Lifestyles of the Healthy, Whole and Conscious: An Eight-Part Program

1) Become Conscious

Full consciousness involves being aware of all our experiences, not just mental, but emotional and physical.

2) Access The Psychosomatic Network

“The more conscious we are, the more we can ‘listen in’ on the conversation going on at autonomic or subconscious levels of the body mind,” says Candace Pert. “Only then can we enter into the conversation , to enhance the effectiveness of the autonomic system, where health and disease are determined minute by minute.” Through visualization and other techniques, that conversation ¬†can be redirected, resulting in changes that can improve your health.

3) Tap Into Your Dreams

Get into a daily habit of recalling and transcribing your dreams, because they are direct messages from your bodymind giving you valuable information about whats going on physiologically as well as emotionally. It’s a way to eavesdrop on the conversation going on between psyche and soma. If necessary, use that information to intervene and make proper changes in your behavior and physiology.

4) Get In Touch With Your Body

Getting a massage or a chiropractic adjustment or taking a walk or giving a hug are ways of acknowledging the skin, the spinal cord, and the organs – all of which are entry points into the psychosomatic network

5) Reduce Stress

Meditation, in all its forms, is the most effective method of reducing stress because it allows us, even without conscious awareness, to release emotions that subvert a healthy mind-body flow of biochemicals. Another stress-buster is play – a cheap, easy, and effective way to instantly reduce stress and rejuvenate body, mind, and spirit.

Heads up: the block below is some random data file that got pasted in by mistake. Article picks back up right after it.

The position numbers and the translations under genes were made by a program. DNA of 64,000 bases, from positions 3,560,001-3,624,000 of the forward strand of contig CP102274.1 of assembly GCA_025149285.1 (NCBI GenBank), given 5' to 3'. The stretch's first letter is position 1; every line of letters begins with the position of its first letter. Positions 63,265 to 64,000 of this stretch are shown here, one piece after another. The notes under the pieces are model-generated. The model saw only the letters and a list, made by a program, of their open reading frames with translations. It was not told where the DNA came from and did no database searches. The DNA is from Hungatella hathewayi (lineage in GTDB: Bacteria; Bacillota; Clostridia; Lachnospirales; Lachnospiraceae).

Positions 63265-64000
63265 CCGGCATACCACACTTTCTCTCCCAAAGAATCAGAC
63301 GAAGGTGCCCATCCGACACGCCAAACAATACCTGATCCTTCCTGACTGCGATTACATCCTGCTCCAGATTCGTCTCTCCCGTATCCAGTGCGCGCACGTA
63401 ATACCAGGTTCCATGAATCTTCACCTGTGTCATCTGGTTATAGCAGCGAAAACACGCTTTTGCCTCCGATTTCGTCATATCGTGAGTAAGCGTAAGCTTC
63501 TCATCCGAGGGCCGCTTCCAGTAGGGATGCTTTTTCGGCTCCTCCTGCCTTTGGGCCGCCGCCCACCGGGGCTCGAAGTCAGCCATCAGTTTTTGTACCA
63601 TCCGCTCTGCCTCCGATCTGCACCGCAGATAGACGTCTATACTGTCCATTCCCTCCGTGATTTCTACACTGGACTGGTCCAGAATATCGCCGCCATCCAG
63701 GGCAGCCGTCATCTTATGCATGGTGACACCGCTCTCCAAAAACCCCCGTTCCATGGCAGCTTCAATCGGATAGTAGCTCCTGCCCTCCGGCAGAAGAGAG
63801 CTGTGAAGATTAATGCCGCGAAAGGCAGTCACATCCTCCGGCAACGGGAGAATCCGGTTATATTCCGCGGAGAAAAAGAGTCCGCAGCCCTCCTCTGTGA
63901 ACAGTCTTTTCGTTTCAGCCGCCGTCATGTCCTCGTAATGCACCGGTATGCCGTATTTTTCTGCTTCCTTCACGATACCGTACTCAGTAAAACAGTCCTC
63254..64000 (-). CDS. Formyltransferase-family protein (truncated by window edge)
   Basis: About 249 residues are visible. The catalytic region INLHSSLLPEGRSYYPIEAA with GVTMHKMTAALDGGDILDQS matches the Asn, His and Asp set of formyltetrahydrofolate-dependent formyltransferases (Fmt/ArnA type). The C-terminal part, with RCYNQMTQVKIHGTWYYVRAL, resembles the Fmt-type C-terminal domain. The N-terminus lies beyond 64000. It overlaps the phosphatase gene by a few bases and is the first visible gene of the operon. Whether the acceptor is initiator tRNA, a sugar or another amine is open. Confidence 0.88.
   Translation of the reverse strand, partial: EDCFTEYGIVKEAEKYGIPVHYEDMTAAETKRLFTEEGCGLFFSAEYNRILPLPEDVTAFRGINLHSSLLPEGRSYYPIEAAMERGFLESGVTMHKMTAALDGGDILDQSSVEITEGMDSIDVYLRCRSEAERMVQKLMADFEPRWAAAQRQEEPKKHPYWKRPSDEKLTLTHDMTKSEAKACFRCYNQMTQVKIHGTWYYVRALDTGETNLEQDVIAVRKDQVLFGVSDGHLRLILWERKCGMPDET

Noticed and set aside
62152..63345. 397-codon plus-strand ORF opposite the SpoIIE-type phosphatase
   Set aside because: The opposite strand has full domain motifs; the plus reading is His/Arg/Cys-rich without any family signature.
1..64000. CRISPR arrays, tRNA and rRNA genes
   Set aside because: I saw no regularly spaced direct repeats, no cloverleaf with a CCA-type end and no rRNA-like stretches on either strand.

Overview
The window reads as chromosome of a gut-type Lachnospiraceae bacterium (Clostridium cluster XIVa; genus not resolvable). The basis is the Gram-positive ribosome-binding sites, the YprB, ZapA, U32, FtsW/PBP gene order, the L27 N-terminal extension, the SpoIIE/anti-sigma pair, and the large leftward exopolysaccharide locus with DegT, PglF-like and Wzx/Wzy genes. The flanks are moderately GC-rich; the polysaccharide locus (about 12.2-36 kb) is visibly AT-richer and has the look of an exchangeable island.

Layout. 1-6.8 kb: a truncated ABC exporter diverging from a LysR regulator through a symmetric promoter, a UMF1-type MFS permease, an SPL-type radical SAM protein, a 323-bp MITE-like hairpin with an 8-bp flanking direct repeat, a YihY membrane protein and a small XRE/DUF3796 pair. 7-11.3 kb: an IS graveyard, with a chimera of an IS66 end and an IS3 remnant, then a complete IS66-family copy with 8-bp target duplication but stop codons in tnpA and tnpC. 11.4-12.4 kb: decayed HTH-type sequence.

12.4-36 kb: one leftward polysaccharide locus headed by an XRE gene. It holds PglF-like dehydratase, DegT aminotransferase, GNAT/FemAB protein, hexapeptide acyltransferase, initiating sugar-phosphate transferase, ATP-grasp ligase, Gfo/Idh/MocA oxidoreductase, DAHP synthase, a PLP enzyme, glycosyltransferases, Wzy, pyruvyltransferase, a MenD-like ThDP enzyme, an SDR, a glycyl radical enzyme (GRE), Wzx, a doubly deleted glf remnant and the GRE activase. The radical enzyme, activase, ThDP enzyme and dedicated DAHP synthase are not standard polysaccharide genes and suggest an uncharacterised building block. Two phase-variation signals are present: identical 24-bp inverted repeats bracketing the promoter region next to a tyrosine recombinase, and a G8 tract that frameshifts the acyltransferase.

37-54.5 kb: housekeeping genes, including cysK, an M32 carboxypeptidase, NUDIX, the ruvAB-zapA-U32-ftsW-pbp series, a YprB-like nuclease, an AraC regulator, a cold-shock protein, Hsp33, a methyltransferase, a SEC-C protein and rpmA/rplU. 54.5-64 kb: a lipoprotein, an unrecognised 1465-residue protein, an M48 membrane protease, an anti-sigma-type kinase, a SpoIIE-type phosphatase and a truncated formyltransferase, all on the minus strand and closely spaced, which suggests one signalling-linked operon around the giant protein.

6) Exercise

The value of exercise has less to do with building muscles or burning calories than with getting your heart to pump faster and more efficiently and thereby increase blood flow to nourish and cleanse your brain and all your organs. Of course, exercising hard enough to break a sweat can also result in mood improvement because endorphin’s are released. Yoga and other exercise programs that incorporate conscious breathing, relaxation, and body awareness are particularly health-enhancing.

7) Eat Wisely

Eating, because of its survival value, is a highly emotional event. So listen to the wisdom of your body, advises Pert.Eating when we’re not really hungry and using food to bury unpleasant emotions results in nervous eating and depression eating. However, turning into your emotions as information about your digestive process can help develop your ability to know what your body needs in the way of nourishment ad wen, Finally, avoid processed sugar completely. “I consider sugar to be a drug.” says Pert. “Relying on an artificial form of glucose sugar to give us ¬†quick pick-me-up is analogous to, if not as dangerous as, shooting heroin.”

8) Avoid Substance Abuse

All drugs – alcohol, tobacco, marijuana, cocaine, and others – can alter the natural flow of your body’s own feel-good mood-regulating peptides. Biochemically, drugs are harmful. They can all be abused, which can contribute to sub-optimal health in one form or another, including chronic depression.